Since the start of March, when I moved here to Broadhempston from my temporary perch at Schumacher College, I have been exploring my neighbourhood in ever-more circuitous peregrinations — and since the national COVID19 lockdown here in the UK, my running and cycling have all been based from home; day by day my GPS layers maps of interbraided rings that link farm lanes, bridle paths, footpaths, hilltops, and public woodlands.
I am slowly finding my way in this place.
Whichever way I turn out my door, within a minute or two I am out of the village and surrounded on all sides by a rippling downland of fields punctuated by copse and brake. On the brilliant clear days which have predominated this spring, the uplands of Dartmoor enlimn these farmlands with a horizon of sepia and umber some ten miles to the north.
My constant companions on all of these neighbourhood adventures are miles and miles of hedgerows. There are some 33,000 miles of hedgerows in the county of Devon alone, and although the ‘Devon bank’ or Devon hedge is already unique in England for its stratified structure of earth, trees, shrubs, grasses, flowering plants — even within Devon, hedges differ according to soil type and species.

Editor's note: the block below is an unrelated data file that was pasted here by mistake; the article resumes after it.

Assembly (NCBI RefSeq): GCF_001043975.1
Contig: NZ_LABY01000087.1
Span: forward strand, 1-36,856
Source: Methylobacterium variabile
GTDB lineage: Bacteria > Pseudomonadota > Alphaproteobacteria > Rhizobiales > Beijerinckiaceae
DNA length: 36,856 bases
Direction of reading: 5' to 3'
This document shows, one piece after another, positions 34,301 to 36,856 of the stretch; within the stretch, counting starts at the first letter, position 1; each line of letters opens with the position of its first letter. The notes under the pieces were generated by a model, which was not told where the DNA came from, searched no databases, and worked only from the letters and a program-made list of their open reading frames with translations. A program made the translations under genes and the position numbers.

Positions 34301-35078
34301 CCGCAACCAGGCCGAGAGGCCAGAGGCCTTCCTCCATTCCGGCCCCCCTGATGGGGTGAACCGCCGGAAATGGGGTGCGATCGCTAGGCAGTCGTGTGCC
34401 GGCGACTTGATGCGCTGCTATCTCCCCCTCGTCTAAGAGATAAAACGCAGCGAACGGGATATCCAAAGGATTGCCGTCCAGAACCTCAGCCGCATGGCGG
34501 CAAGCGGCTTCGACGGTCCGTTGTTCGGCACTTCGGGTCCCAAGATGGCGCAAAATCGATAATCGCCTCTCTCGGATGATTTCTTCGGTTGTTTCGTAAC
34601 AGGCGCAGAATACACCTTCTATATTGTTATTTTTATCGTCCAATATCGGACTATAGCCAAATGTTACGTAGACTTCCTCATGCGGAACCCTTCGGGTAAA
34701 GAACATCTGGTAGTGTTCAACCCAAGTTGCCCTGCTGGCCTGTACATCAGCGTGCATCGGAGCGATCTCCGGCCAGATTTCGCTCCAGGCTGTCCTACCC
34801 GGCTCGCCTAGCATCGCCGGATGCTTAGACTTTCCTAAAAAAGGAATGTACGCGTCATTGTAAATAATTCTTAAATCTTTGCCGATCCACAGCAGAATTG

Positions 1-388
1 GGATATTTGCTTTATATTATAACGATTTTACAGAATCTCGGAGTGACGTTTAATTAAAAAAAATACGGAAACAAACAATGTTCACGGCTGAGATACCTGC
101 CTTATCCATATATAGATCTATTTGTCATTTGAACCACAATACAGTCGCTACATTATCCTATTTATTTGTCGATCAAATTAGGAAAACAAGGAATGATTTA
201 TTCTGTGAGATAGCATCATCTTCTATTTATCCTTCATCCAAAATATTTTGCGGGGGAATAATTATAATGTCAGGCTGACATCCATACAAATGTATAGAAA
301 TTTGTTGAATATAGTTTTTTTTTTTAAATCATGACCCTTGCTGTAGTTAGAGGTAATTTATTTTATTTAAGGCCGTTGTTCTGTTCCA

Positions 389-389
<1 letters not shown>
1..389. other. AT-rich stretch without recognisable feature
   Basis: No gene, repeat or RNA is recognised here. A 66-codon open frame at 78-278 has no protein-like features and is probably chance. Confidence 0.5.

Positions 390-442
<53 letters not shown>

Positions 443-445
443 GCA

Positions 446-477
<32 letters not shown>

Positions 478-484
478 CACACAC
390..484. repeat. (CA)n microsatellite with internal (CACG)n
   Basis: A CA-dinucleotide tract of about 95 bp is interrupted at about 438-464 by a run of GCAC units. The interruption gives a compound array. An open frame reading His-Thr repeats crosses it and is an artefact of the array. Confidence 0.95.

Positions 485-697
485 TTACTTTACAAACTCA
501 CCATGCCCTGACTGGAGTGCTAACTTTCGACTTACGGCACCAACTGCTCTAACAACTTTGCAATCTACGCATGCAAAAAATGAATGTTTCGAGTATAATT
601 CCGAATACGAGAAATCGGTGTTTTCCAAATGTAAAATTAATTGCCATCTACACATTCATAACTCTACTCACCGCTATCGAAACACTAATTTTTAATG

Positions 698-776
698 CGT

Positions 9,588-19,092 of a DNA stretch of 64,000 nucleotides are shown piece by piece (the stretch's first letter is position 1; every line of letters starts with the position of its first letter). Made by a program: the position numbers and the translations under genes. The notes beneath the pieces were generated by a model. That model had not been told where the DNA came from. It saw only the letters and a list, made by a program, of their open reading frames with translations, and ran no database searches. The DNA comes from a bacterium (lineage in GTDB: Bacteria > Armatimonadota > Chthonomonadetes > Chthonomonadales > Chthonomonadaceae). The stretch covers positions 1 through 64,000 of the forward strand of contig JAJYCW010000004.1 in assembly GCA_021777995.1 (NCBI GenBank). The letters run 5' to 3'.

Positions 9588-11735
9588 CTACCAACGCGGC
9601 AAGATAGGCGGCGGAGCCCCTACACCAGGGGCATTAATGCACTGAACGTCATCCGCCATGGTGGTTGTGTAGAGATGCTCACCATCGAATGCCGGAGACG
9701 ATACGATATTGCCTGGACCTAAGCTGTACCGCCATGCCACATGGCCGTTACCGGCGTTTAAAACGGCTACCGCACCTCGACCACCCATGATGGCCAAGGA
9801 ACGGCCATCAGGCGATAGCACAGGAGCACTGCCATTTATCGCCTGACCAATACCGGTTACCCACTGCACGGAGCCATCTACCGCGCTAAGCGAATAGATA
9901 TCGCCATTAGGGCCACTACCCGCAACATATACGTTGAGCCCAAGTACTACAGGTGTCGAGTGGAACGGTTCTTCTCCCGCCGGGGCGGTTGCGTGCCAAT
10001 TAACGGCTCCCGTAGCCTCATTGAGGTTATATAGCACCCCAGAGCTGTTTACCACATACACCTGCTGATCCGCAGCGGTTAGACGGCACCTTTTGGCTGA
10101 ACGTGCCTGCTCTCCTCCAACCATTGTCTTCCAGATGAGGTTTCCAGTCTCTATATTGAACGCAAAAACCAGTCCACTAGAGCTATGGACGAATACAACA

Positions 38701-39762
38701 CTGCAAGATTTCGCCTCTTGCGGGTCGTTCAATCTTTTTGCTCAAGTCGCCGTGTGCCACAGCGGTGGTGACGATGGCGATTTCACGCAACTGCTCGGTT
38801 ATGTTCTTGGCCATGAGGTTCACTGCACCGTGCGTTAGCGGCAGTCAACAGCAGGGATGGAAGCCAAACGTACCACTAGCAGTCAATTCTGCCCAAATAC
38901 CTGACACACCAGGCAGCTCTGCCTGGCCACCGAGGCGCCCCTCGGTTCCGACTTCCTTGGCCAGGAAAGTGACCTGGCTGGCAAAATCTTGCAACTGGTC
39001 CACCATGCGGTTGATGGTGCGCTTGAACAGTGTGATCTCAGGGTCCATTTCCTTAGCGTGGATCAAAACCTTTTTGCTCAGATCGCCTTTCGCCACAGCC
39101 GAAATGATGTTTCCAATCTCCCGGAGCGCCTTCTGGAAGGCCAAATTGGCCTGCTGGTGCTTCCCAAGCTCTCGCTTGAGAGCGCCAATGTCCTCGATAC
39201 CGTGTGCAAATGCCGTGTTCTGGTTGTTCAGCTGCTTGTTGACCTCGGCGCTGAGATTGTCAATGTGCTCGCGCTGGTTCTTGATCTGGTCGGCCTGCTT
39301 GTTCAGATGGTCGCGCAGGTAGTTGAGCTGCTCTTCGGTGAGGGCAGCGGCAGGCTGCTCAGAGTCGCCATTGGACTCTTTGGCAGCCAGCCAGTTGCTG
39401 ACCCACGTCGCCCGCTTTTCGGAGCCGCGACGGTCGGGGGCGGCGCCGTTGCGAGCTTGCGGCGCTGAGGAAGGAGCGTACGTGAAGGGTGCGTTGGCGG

Whenever I stop for water or to check my bearings, it is invariably beside a hedge — a deeply impenetrable, twisted, interwoven mass of hawthorn and holly insinuating into beech, blackthorn, and oak, basal flowers spilling into the roadway, the lingering scent of wild onion often following behind.
In an interview I gave earlier today at Soundart Radio in Totnes, I talked about my years of endurance running adventures in the far north and why I might be drawn to Dartmoor as I am to the Arctic — because of the invitation among its endlessly unfurling expanse of moor and heath and bog to lay myself bare to wind, rain, snow, and sun from which there is little relief save for in the shadows of its scattered tors.
However, it needn’t be an adventure deep into the national park to invite connection to something greater than oneself.
In recent weeks, I’ve found solace in the constancy of hedgerows — my daily companions on even the shortest outings. I’ve startled pheasants, befriended blackbirds, chased rabbits, and always, looking into the hedge, have found something new.
There is a wildness here, and perhaps this global pause can offer us just what we have dearly need — the chance to slow down enough to look deeply and notice the worlds within these steadfast strips of green.